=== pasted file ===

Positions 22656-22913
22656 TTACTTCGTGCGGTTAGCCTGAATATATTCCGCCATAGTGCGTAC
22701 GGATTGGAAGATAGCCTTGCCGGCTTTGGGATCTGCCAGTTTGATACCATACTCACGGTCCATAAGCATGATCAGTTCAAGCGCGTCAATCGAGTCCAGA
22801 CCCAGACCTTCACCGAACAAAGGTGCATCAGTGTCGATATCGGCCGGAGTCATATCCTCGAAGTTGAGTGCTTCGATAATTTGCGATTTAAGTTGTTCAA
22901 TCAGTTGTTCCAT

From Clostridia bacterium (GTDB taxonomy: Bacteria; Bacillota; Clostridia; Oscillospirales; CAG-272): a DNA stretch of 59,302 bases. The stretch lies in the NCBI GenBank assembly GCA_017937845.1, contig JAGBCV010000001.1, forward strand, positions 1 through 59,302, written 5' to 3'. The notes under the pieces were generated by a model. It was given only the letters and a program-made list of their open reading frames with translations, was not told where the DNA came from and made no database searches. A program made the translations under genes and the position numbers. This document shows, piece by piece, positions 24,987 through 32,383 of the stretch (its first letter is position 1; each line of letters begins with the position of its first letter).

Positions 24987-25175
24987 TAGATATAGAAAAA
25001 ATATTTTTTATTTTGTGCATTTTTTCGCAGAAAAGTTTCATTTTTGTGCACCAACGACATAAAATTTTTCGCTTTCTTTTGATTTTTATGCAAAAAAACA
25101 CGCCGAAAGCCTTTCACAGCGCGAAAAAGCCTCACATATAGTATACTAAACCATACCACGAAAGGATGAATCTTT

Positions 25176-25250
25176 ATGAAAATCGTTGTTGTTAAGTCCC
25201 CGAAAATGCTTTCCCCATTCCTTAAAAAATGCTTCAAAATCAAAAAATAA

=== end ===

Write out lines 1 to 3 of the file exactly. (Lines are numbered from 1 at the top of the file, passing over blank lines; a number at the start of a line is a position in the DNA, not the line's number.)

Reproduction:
Positions 22656-22913
22656 TTACTTCGTGCGGTTAGCCTGAATATATTCCGCCATAGTGCGTAC
22701 GGATTGGAAGATAGCCTTGCCGGCTTTGGGATCTGCCAGTTTGATACCATACTCACGGTCCATAAGCATGATCAGTTCAAGCGCGTCAATCGAGTCCAGA